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Thread: Watering too often...

  1. #9
    A leuco by any other name would still be as gluttonous. CorneliusSchrute's Avatar
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    Here is the one I am worst about letting dry out. A ventricosa, I think. I have watered it as described for three or four months at least.




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    Keeping 1/4'' to 1/2'' of water in a tray will not cause rot if done properly. Just allow it to dry out for a couple of days before you add it again, and only pour water through the tops of the pots every month or so, not every time you add water to the tray. This method is useful because it allows the plant to absorb what it needs, without becoming involuntarily saturated. There are many, many growers who use this method exclusively and grow very robust, healthy plants. You will want to add some aggregate to your mix if you decide to do this, but it should ultimately save you some time between waterings.

    Also, there is a huge difference in peat grade and quality. The stuff you find here is a "soil conditioner," and is usually too fine to be useful. You want fibrous peat. If you do decide to add a bit of peat, you will want to mix it thoroughly with coarse sand to ensure it doesn't become too compressed on its own, then you can add other aggregate ingredients, like perlite, pumice, orchid bark, or whatever. Again, there are many growers who only use this and their plants appear to be healthy.

    Personally, I think Nepenthes do best in sphagnum, but I have used other mixes that work well for respective species: kanuma clay and laterite for rajah, pure sphagnum for Sumatran species or small seedlings, peat/sand and limestone for campanulata, pure coco husk for mira - these mixes depend on what plants you're growing and where you're growing them. Plants in a terrarium will need a different media than plants on a windowsill, and rajah will need a different media than mirabilis. Cater to the species, not the genus, and keep environmental factors in mind.

  3. #11
    A leuco by any other name would still be as gluttonous. CorneliusSchrute's Avatar
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    Quality info, Mato! I think i will experiment aling the guidelines you set up in your response.

    Any specific info or recommendtions for N. ventricosa, alata, Miranda, or Wrigleyana? All are in sphagnum now.

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    If those are the mass produced clones, they should be fine with nearly anything. Judging by the size of your pots, you will need aggregate in the mix to avoid compaction. Just mix the sphagnum with some sort of aggregate (perlite is often the go-to) and keep an eye on the plants. Don't pack the substrate - just place it in the pot over the roots and water it to fill any gaps. Check the roots in a few months to see if the watering method is working in relation to the media. If not, loosen it up or add more sphagnum, whichever you think it calls for.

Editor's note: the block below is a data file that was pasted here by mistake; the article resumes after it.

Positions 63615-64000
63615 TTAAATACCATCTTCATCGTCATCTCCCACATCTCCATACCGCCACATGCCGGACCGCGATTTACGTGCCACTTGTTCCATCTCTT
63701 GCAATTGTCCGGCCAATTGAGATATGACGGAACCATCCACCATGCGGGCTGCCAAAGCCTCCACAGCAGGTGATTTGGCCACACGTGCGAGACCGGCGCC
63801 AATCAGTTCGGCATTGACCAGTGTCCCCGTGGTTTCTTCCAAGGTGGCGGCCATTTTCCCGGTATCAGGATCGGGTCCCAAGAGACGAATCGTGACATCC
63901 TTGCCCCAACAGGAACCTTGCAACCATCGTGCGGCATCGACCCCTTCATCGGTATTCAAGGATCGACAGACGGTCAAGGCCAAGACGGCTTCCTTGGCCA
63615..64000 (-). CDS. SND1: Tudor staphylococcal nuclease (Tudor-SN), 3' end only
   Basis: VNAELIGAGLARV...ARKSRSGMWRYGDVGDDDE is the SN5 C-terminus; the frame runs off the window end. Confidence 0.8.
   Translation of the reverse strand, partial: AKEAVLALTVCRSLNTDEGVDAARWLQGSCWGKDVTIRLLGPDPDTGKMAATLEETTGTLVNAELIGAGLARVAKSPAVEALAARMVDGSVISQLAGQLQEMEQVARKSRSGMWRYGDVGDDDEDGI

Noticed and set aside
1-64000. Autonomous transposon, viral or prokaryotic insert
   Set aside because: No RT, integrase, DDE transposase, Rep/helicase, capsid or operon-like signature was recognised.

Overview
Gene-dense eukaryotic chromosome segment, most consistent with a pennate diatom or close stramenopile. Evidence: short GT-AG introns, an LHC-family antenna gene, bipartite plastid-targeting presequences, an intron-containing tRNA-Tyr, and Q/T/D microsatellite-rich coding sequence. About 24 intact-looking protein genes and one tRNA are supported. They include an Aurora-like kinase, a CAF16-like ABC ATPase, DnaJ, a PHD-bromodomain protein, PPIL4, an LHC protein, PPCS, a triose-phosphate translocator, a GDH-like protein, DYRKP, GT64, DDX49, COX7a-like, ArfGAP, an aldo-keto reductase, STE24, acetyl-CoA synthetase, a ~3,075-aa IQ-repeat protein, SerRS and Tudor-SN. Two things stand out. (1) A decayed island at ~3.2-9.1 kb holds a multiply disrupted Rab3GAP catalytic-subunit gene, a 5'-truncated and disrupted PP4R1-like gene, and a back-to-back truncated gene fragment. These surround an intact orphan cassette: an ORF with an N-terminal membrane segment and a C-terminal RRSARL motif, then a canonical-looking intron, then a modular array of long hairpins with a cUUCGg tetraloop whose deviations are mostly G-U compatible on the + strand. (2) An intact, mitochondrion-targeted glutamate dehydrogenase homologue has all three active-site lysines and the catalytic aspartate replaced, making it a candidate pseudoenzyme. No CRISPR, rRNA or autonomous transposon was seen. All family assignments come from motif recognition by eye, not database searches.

5. #13
    A leuco by any other name would still be as gluttonous. CorneliusSchrute's Avatar
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    Roger that! They are the widely available, mass produced varietals. As such, I will follow your sugsstions above. I probably won't repot until the days get a bit longer, but I will post the results after I do.

    Thanks again, to all!

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    I can second mato's suggestions. I have used a 60-70% LFS mix for a Nep I hated watering inside, and used the tray method to bottom-water only. It would stay wet for quite a while. After the water in the tray was soaked up, I'd have an additional 3-5 days before I'd need to fill it again. LFS as a wicking agent works beautifully, and provided you don't pack the pot densely there will still be a decent amount of air space in the root zone.

    Also--I know I advocate this a lot but Turface or Aquatic Plant Soil is excellent for Neps. It's water absorbent and does not compact. So unlike Perlite, Turface will add just a little bit more water retention to your mix if it's going dry too fast. And perhaps the best trait of all: it doesn't rot or break down or decay! It will keep your media puffy for years.

    If you're planning to toy around with media ingredients, getting your hands on some Turface would probably be really helpful.

    http://www.turface.com/distributors/state/
    Last edited by theplantman; 02-09-2014 at 04:01 PM.

  7. #15
    Formerly known as Pineapple Nepenthesis's Avatar
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    I never have issues with watering. I pot in either pure Sphagnum or Sphagnum with some perlite. I usually use live Sphagnum as a top dressing which keeps a lot of moisture in. I put trays under the pots to save water and keep moisture in too. I water whenever the live Sphagnum on top starts to get drier than it should be.

    They can be much wetter than people think as long as there is good air circulation and light.

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    I agree that it is somewhat of a hassle to keep watering it. Although my alata has survived about a decade with some periods of no watering, it doesn't make pitchers and just seems to be limping along. Is the container in the photo you posted drained?

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